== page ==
I hang out with a group of people at lunch. A group I don’t usually hang out with. They give me the vibe that they want me there, but they also make me feel like I don’t belong. Other people make me feel like this too, so what is different about them. Is it the causal racist jokes or maybe the muffled laughter from the corner.
Whatever, it’s nothing, right?
They’re all so different from me, should I change who I am to please them? Yes. Smile, keep your head up, laugh when they do and sit with them even if it makes you feel uncomfortable.
It’s working! I’m making them laugh and have a good time. But why am I not feeling the same? Oh well, at least I’m making someone else happy, right? I’m sure this feeling will change over time.
It's been a month now, and nothing has changed. They still manage to add in the offensive jokes and have led to be me be rude to people I wouldn't usually. The group they have invited me into has taken over me and it feels like I have forgotten my identity. They’re whispering about me. Does anyone else notice or is it just me? The only one who realises how fake their act is.
I’ve had enough. Enough of this place, that has led me to talk back to my teachers and family. This place which has made me forget who I am. I’ve got to break out of this plastic mold I’ve fallen into. But how do I leave? I’ve spent so much time with them, no one else will want to hangout with me, right?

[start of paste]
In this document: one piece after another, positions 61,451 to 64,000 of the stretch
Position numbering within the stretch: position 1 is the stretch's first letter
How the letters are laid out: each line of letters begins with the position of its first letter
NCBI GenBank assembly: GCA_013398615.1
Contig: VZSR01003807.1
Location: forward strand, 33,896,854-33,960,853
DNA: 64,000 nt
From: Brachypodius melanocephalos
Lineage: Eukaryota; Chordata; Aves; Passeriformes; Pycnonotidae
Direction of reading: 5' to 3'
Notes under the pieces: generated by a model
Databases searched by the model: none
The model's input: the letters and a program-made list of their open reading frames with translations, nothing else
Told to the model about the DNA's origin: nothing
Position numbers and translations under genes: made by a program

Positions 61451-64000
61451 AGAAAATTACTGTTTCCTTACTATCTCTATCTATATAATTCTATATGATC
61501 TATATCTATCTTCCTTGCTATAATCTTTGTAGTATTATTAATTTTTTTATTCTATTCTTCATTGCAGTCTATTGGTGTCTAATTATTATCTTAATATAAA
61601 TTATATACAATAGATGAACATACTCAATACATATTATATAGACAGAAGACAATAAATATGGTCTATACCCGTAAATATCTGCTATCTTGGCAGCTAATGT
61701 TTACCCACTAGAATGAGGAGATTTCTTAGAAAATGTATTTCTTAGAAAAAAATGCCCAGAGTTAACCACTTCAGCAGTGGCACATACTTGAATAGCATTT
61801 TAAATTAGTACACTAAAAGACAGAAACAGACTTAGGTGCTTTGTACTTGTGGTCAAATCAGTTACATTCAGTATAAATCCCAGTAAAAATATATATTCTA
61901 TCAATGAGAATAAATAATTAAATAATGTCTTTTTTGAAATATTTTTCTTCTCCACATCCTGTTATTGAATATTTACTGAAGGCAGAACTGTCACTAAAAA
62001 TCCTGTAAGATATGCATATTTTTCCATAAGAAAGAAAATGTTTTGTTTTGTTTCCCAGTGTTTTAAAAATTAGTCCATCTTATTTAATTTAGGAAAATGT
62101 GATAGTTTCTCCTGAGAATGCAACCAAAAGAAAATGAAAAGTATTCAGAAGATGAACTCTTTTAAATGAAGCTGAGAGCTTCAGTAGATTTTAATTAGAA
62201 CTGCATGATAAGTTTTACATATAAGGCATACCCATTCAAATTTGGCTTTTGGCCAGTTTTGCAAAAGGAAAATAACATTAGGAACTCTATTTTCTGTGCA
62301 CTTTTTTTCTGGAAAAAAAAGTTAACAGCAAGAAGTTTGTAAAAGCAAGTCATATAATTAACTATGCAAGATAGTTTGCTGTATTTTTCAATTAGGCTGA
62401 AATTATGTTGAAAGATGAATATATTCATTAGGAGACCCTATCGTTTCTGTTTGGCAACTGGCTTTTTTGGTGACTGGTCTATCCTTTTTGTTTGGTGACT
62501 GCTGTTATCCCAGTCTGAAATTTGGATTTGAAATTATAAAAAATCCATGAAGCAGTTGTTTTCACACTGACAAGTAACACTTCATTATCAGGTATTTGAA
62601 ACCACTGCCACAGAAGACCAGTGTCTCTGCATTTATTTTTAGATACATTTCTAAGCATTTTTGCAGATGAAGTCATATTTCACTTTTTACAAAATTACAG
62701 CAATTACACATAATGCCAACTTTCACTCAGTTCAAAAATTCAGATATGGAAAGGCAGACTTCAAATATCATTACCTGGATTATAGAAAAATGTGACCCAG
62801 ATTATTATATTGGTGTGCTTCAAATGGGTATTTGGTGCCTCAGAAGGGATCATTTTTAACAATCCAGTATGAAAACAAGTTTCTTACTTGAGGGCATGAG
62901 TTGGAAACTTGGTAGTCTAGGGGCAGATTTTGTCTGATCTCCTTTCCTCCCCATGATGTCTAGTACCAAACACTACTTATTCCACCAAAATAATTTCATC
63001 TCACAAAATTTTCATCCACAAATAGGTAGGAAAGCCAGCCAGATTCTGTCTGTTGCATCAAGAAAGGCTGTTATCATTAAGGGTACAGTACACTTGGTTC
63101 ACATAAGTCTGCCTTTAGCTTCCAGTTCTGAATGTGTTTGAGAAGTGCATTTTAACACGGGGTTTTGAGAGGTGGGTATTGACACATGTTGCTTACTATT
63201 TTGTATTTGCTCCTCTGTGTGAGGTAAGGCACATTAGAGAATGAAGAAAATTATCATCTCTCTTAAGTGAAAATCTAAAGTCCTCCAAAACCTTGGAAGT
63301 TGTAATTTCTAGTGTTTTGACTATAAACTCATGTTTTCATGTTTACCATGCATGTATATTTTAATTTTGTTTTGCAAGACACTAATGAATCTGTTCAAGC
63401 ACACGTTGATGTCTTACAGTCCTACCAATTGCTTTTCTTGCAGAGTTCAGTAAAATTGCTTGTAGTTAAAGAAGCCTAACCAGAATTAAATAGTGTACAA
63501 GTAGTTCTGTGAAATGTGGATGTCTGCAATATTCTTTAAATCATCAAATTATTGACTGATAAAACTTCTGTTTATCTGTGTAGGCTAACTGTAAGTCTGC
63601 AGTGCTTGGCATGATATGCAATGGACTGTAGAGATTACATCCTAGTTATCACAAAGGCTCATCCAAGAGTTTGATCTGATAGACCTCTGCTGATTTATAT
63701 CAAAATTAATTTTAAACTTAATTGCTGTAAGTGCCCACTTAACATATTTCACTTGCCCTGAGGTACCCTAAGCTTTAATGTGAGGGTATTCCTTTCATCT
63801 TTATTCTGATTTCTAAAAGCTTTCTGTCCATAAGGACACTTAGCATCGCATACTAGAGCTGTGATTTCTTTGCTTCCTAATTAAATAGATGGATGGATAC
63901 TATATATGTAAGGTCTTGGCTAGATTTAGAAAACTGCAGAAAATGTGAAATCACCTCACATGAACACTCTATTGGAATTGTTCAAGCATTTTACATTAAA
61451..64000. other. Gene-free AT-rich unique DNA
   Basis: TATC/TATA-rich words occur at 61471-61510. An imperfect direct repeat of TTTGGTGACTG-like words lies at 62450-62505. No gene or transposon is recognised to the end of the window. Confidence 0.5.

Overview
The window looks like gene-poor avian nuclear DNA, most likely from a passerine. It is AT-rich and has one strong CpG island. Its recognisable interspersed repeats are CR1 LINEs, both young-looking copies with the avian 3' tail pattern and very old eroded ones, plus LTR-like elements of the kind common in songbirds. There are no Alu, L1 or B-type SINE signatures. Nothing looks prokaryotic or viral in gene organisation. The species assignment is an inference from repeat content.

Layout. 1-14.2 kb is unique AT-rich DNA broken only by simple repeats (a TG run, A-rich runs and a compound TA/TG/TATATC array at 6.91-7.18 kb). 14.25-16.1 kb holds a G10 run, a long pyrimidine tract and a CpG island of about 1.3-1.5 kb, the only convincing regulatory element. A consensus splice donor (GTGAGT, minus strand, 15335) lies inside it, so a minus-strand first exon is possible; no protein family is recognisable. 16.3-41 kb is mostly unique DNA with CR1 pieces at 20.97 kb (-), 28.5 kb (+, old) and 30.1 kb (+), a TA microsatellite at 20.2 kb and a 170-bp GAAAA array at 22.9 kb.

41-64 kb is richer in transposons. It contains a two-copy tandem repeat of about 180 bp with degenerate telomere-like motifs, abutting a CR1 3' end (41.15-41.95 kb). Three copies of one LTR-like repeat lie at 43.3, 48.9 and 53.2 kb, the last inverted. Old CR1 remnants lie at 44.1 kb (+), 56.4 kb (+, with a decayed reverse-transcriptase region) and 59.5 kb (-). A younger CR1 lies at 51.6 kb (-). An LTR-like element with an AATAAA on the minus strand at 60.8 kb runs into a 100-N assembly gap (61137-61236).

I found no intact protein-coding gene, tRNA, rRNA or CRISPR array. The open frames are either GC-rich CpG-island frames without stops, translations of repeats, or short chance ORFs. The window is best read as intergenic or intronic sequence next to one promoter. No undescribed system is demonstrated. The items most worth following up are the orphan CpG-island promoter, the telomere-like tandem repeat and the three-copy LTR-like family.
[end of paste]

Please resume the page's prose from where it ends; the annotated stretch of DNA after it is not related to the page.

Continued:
Take a step back. Will they notice if I unfollow them on Instagram? Will they be mad if I ignore them in the school corridors, will they care? Oh well, it’s too late now.
Another month has passed and I’ve found myself a small group of people who value the time we spend together. Two girls who have had the same problem with their old group, and realised they needed to leave as well. They encourage and inspire me to live my best life and also understand when someone needs some ‘me’ time. Time to read a book, catch up on homework, play music at lunch and take a break.
These are the types of people I like to hangout with. They teach me the importance of never changing who I am to empress or to fit in with other people. That real laughter and comfortableness should come naturally with friends, not because I feel like that's what I think they want.
They show me to never let anyone change me into someone I’m not. To say what I want, laugh when I want and act how I want to act, because I am who I am regardless, right?